Man, it sure is “debunk preventative medicine” day! Once again we have an article that suggests that an activity previously thought of as a good thing may have some negative aspects. Something to remember before you run out to stop your child from playing hard…high levels of physical activity will increase metabolism and increase the demand for antioxidants. With today’s child eating a diet very low in certain antioxidants, an increase in activity is a prescription for chronic disease… 57th Annual Meeting of the American Academy of Allergy, Asthma and Immunology Overall, 9.1% of white children and 12.5% of black children had asthma diagnoses. The researchers found that yearly physical activity was significantly higher in asthmatic than non-asthmatic children. Multivariate analysis adjusting for race, gender, birth weight, body mass index, percent body fat, and physical activity revealed that only physical activity was significantly related to the prevalence of asthma. However, separate analysis for each race failed to identify a significant association in black children. “There has been concern brewing about the increasing prevalence of asthma in children in this country,” Dr. Ownby noted in an interview with Reuters Health. One theory, he said, “had been that because children weren’t playing as hard as they used to, they weren’t expanding their lungs as much and thus they were at a higher risk of developing asthma.” However, “we found just the opposite was true,” he said. Dr. Ownby’s team used metabolic equivalents (mets) to quantify the various levels of physical activity. One met was equal to sitting quietly. Standardizing physical activity “allowed us to compare judo class with soccer practice or ballet,” Dr. Ownby explained. “I think this study will stir up some controversy because several people have been preaching [the conventional wisdom] based on pretty shaky data or data extrapolated from other countries,” Dr. Ownby noted. “As far as we know, our study is one of the most detailed studies investigating this issue in the United States.” Dr. Ownby believes that a “diagnostic bias” may explain the current findings. “The children who are more physically active may be more likely to have the symptoms of asthma and therefore be more likely to get diagnosed,” he said.
More Evidence Supports Infectious Cause of Childhood Leukemia
Here we see another example of the theory that many of today’s chronic diseases (in which I classify cancer…) have multiple etiologies. Infectious origins have been suggested for many diseases, including heart disease, rheumatoid arthritis and multiple sclerosis. This study looks at the exposure of children in Scotland to servicemen during WWII and the subsequent increase in leukemia in this population. Leading a healthier lifestyle will lower your risk of many types of diseases as well as boost your immune system at the same time. Could it be that this boost in immune function is actually the route by which healthier lifestyles lower the risk of certain diseases?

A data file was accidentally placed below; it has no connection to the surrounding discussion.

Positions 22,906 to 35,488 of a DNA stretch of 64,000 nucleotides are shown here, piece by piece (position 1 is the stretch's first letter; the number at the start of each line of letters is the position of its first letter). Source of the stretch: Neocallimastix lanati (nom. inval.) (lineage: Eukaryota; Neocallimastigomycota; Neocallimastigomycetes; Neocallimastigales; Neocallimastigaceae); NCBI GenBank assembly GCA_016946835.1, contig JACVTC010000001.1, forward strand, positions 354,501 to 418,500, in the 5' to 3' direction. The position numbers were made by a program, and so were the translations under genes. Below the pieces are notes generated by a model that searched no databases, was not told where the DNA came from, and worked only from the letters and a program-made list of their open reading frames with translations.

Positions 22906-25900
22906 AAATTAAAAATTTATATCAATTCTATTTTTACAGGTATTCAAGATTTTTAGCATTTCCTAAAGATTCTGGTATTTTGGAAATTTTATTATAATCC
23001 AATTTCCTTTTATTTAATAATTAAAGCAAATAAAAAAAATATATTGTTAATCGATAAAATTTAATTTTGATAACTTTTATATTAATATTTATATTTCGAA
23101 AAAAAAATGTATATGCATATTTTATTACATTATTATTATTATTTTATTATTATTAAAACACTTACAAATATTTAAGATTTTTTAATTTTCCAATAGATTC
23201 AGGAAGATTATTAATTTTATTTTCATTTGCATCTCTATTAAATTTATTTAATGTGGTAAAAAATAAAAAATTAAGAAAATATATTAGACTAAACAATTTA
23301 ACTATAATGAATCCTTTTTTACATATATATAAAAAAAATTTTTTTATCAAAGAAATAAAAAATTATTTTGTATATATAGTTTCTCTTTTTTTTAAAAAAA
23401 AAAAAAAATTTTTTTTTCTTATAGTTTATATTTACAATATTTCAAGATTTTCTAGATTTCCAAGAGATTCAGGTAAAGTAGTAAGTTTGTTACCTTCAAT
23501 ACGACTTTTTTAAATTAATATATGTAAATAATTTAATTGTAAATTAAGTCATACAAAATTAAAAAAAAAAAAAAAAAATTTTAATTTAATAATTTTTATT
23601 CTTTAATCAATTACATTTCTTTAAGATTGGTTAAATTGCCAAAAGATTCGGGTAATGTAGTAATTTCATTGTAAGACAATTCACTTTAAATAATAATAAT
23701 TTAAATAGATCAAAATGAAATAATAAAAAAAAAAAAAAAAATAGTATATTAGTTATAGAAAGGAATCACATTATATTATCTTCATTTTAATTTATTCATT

Lancet 2001;357:858 UK investigators have documented a significant increase in childhood leukemia deaths in an isolated rural population exposed to servicemen stationed nearby during World War II. The findings support the theory, they say, that an infectious agent is responsible for childhood leukemia. Drs. Leo J. Kinlen and A. Balkwill, both of the University of Oxford, examined death registries for two complete cohorts from Orkney and Shetland, in Scotland. The first cohort consisted of all 8574 children up to age 14 living on those two islands in 1941, plus 3690 children born there between 1941 and 1945. The postwar cohort consisted of 6478 children born in Orkney and Shetland from 1946 to 1955. During the war, up to 60,000 servicemen were stationed on the two islands, with an additional 40,000 stationed aboard a ship near Orkney. Local residents numbered fewer than 45,000. The researchers documented a 3.6-fold increase in leukemia deaths in the wartime group, whereas in the postwar cohort, followed until 1970, there was no increased risk of leukemia compared with age-specific leukemia mortality rates for Scotland. Drs. Kinlen and Balkwill explain that there was a great deal of contact between local people and servicemen during wartime “through regular social events, servicemen buying local produce, and local people working for army camps.” In addition, they note, “outside populations consisted almost wholly of adults, which points to their relevance in the transmission of the infection underlying childhood leukemia.” “Childhood leukemia must be a rare response to the underlying infection,” they suggest, adding that the agent or agents involved have yet to be determined.
Extended-Release Niacin Safe for Diabetics W/ Hypercholesterolemia
There has been some concern in the past with regards to the safety of using niacin with diabetics. This study evaulated a 1 and 1.5 gram dose of extended release niacin in diabetics. These dosages of typically much lower than has been used in other studies (typically 2-3 grams are used); however, these patients were already on additional cholesterol-lowering medications and this may be the reason for the lower dose used. Overall, the results were favorable, with the 1.5 gram dose having some effect on glycemic control. Both dosages were very effective in increasing HDL levels.